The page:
Wales's historic buildings and hidden gems set to Open Doors to thousands of visitors

Monday 02 September 2013

Wales's much-loved museums, historic buildings and hidden gems will welcome thousands of visitors throughout September 2013 as part of the annual Open Doors programme.

Children at Tintern Abbey

Children at Tintern Abbey

Hundreds of attractions will offer free entry, activities or events throughout the month, with some unique buildings even opening their doors to the public for the very first time.

Organised by the Civic Trust for Wales and supported by Cadw, the Welsh Government’s historic environment service, Open Doors offers both local people and visitors alike the chance to explore the hidden treasures of Wales’s culture and history.

From a 1950s funeral home to a colliery winding house, homes of Wales’s literary greats to a Prisoner of War Camp, and a hydro-electric power station to ancient castles, visitors can explore all types of the country’s fascinating buildings and sites, with over 700 events to discover. 

Buildings and sites that are usually closed to the public will be among the many unseen gems opening to the public, including Hay Castle, a once privately owned 12th century castle and Jacobean mansion cared for by the Hay Castle Trust in Powys, and an almost completely unaltered 1800’s valleys cottage preserved by Cadw in Rhondda Cynon Taff.

There will also be a chance to see how the Control Centre of the largest barrage in Wales works, to browse through local parish records and archives and even ride aboard a vintage tour bus around the landscape of Wales's mining valleys.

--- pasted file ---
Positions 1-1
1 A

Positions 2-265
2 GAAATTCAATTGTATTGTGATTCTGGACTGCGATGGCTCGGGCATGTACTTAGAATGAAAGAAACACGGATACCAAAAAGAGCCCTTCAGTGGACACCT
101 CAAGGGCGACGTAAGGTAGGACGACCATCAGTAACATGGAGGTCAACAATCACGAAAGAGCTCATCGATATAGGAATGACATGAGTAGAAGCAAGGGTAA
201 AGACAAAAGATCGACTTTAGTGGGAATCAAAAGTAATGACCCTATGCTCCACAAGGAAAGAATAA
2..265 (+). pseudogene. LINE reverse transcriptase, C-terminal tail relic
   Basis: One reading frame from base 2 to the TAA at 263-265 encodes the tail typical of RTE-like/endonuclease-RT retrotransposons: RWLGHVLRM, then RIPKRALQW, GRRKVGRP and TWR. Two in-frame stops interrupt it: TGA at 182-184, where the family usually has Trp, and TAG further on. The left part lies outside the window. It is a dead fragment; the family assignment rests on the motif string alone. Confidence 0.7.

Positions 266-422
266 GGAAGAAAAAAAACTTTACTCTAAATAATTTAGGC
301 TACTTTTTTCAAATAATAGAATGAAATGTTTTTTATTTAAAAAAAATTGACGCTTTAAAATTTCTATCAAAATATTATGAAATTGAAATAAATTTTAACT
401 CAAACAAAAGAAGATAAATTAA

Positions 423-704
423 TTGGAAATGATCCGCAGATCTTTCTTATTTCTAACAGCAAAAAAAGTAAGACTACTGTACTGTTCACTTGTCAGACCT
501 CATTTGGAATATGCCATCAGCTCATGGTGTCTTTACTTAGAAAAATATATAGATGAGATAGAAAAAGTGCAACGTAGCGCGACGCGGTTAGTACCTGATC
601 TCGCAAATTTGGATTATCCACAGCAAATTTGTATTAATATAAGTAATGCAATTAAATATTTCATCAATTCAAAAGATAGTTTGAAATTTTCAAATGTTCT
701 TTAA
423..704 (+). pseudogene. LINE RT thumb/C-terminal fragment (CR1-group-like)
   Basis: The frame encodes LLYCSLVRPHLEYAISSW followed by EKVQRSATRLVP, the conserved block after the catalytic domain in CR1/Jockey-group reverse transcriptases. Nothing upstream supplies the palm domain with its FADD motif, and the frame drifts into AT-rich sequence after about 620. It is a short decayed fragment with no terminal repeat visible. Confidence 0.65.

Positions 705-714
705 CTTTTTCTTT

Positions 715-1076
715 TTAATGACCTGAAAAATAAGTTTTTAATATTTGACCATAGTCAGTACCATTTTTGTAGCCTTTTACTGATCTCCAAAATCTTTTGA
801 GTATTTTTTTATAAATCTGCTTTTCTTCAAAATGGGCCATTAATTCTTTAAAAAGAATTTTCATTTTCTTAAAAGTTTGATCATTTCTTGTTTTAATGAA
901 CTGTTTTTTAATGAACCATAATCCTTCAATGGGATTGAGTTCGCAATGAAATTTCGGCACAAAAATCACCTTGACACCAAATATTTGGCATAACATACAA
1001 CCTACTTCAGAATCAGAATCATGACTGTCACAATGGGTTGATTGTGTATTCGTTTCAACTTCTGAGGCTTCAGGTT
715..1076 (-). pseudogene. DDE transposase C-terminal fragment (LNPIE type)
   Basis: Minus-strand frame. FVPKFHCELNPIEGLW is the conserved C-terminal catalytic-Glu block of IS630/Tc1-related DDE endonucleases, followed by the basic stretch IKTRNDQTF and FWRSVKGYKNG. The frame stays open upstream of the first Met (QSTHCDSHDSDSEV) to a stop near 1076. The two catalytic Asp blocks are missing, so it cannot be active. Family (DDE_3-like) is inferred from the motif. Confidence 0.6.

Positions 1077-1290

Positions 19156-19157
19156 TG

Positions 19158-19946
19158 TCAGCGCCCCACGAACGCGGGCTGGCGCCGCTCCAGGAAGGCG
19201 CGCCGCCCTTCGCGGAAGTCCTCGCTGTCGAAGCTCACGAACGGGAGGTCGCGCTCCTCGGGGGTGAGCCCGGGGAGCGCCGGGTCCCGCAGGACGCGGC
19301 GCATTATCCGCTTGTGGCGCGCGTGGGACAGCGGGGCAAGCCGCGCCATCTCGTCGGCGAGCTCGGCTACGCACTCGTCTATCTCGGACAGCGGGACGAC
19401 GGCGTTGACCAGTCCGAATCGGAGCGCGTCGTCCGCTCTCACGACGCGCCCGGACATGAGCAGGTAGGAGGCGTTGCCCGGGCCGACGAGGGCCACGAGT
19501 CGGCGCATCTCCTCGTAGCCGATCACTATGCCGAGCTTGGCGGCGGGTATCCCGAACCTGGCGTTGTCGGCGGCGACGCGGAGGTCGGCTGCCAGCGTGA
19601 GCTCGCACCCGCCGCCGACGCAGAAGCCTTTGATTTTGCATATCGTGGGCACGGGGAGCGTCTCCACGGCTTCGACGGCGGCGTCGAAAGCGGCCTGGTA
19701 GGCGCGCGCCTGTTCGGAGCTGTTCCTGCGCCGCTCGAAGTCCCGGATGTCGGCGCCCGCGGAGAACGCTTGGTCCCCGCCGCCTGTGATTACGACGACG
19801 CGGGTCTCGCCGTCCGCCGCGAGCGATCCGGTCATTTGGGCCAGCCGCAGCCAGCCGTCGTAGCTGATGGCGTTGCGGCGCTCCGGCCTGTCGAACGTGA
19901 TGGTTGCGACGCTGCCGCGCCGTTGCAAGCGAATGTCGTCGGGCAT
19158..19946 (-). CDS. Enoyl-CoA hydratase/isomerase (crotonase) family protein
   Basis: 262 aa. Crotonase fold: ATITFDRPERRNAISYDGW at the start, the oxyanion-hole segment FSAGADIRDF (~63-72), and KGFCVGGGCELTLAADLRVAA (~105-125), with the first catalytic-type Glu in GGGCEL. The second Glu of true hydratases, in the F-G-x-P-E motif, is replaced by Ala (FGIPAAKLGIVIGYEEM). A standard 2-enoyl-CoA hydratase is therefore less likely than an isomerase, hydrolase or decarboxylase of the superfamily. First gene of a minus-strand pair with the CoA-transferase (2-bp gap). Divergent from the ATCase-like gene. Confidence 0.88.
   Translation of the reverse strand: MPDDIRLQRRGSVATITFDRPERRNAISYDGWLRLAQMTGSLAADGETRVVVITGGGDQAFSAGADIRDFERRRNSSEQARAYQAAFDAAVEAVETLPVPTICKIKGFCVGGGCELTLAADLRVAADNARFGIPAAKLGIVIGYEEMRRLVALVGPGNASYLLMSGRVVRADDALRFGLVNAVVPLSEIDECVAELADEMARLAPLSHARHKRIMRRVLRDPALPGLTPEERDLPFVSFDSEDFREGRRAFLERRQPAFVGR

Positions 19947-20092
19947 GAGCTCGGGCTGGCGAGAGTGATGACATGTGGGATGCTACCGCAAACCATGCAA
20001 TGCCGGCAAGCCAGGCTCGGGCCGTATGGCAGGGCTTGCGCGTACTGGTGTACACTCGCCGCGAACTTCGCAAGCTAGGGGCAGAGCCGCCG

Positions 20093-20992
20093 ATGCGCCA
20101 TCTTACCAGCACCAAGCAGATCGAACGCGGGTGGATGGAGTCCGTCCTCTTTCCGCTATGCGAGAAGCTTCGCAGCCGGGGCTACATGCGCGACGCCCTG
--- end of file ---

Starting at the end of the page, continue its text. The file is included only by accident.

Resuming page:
Open Doors is the largest volunteering programme in the heritage sector with over 700 events organised by  1,800 community members, including guided walks, heritage trails, lectures, exhibitions and concerts.

John Griffiths, Minster for Culture and Sport, said: 'Open Doors is an excellent scheme which aims to make Wales’s heritage more accessible and appealing to a wide range of audiences to explore and enjoy. From photographic exhibitions to guided tours, there are hundreds of fascinating events taking place across the country and I hope that local people and visitors will be inspired to get out and explore the wealth of heritage on offer.'

Anna Lermon, Project Officer at The Civic Trust for Wales, said: 'Many people would be surprised by what is hidden on their own doorstep so Open Doors is a fantastic opportunity for everyone to explore their local heritage. With a range of unusual events and access to sites that are usually closed to the public, we hope to offer something different to visitors, and they are all free of charge.'

Some venues have limited numbers of spaces or require advance booking. Visit for full event listings and details of properties taking part in the programme.

Open Doors is organised by the Civic Trust for Wales and supported by Cadw, the Welsh Government’s historic environment service. The programme is part of European Heritage Days which take place throughout September across 50 countries in a celebration of architecture and heritage.